Thankfully, there aren’t many things cats can pass to us, but we still have to be mindful of the possibilities.

Cat Scratch Fever

Cat scratch fever, also known as cat scratch disease, is caused by bacteria called Bartonella. These particular bacteria are transmitted through bites and scratches. Cats get them in their systems by being bitten by an infected flea or through their feces.

In addition to being bitten and scratched, Bartonella can also infect humans if a cat licks a person’s open wound.

Signs of cat scratch fever include:

  • Swelling
  • Redness at the site
  • Swollen lymph nodes
  • Fever

While it might not sound serious, 12,000 people are annually diagnosed with cat scratch fever, and of those 12,000, 500 are hospitalized. If cat scratch fever is untreated, it can lead to enlargement of the spleen, thickening of heart valves, and encephalitis.

Healthy adults are generally able to recover from cat scratch fever just fine. However, that might not be the case if you have a compromised immune system. Signs typically go away within 3 weeks of infection.

The only good thing is that once you get cat scratch fever, you’re unlikely to contract it again.

a sick balinese cat
Image Credit: beka venezia, Shutterstock


A bacterial infection of the skin can itch severely and pass from feline to person. Typically, these don’t have to pass through a cat scratch. They can simply spread by skin-to-skin contact. However, if your cat scratches you, you are more likely to contract the infection, permitting that they’re carrying it.

Signs of ringworm include:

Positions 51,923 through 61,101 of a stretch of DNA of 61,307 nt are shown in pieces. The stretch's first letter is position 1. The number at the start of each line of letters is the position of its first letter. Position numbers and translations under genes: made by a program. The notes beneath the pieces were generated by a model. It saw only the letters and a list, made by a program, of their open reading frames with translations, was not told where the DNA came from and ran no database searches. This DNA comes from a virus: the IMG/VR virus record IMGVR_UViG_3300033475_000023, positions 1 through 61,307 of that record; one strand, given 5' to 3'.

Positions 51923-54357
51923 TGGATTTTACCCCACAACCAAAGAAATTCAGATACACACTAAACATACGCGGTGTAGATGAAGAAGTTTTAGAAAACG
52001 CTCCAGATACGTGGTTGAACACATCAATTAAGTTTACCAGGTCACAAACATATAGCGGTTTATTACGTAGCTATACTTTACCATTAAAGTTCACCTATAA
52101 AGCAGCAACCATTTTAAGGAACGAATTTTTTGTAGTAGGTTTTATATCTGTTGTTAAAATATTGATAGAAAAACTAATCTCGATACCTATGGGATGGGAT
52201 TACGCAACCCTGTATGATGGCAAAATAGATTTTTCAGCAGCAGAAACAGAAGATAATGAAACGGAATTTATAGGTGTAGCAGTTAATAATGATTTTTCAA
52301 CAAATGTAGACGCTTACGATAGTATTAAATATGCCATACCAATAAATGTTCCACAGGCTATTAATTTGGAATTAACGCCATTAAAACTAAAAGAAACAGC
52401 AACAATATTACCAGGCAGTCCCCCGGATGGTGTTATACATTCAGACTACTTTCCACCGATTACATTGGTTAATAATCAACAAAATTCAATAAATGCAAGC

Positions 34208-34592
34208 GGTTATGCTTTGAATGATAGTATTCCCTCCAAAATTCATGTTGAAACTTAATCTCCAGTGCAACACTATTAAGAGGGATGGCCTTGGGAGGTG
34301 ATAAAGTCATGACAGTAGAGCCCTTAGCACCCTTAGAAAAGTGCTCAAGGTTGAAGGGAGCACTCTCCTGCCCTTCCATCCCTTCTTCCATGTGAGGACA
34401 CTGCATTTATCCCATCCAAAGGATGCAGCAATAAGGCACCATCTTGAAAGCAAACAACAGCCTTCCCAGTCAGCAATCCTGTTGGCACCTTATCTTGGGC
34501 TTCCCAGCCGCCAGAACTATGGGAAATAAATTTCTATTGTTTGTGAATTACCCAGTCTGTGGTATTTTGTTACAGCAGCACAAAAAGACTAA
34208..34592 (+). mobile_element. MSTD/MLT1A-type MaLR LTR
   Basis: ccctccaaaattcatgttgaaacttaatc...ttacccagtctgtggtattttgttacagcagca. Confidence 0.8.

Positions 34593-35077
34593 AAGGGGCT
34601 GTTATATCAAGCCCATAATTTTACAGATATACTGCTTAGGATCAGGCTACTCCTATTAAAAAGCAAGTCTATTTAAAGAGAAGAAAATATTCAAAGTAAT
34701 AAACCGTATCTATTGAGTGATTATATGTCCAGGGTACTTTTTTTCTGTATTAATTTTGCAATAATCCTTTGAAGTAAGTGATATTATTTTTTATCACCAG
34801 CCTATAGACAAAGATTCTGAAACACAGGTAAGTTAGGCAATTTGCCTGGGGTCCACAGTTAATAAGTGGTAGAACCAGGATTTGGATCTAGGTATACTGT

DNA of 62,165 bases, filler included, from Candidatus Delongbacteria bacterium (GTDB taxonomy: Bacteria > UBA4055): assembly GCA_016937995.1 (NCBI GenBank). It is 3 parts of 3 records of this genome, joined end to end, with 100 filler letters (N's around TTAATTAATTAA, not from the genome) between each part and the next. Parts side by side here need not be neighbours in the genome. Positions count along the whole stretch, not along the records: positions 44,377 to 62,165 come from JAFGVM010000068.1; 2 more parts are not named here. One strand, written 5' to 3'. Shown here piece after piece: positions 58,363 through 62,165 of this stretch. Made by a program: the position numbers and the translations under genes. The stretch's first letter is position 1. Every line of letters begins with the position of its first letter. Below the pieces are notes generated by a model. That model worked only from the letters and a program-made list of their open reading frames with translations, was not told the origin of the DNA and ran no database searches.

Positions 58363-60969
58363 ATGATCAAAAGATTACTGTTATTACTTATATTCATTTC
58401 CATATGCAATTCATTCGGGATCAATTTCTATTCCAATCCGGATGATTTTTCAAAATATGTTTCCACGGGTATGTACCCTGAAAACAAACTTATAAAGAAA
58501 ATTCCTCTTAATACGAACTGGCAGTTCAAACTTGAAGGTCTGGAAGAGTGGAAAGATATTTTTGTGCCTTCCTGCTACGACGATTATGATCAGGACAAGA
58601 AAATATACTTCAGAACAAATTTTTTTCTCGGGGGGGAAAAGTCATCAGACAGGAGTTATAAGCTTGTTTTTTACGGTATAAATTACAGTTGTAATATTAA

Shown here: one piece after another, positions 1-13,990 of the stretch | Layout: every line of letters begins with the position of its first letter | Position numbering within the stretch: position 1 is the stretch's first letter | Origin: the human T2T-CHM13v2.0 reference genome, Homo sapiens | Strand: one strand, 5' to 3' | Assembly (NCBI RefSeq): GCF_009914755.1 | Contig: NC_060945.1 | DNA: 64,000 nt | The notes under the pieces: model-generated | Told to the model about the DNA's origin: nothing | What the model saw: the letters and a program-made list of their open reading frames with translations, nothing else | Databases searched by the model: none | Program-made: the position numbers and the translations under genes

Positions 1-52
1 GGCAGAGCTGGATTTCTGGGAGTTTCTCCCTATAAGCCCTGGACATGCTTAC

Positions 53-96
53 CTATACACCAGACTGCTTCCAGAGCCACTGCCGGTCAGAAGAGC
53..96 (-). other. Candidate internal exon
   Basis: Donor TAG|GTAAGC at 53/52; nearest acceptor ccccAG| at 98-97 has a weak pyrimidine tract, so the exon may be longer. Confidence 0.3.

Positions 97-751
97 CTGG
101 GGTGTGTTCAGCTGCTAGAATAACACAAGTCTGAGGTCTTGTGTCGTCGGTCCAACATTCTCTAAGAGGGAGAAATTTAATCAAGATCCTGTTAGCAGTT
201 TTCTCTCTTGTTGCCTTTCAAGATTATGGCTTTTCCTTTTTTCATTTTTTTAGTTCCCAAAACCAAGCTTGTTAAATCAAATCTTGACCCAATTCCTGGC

• Itchy skin
  • Ring-shaped rash
  • Hair loss in the affected area
  • Cracked, seepy skin

Most generally, your doctor can prescribe you an antifungal medication to eliminate a ringworm infection.

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Preventing Infection

The number-one way to prevent serious infection is to ensure that your cat is treated with annual flea-and-tick prevention. This parasite repellent comes in both topical and oral versions. You can also exercise good cleaning habits, ensuring that your floors and fabrics are vacuumed.

Good housekeeping and veterinary preventatives will ensure that your cat does not become infected with fleas and that you don’t get an infection subsequently. Keeping your cat’s claw trimmed further helps reduce the severity of scratches.

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When you get bitten by a cat, your first response is to stop whatever you’re doing and get that wound clean. You don’t want to leave it open to the elements any longer than necessary, as harmful bacteria could be on your cat’s claws.

Don’t instinctively put the scratched part of your body into your mouth, as you could ingest harmful bacteria. Also, never let your cat lick your wound, which could increase the chances of contracting cat scratch fever.

If you notice any fever or signs starting soon after the scratch, go to your doctor immediately.

Featured Image Credit: osobystist, Shutterstock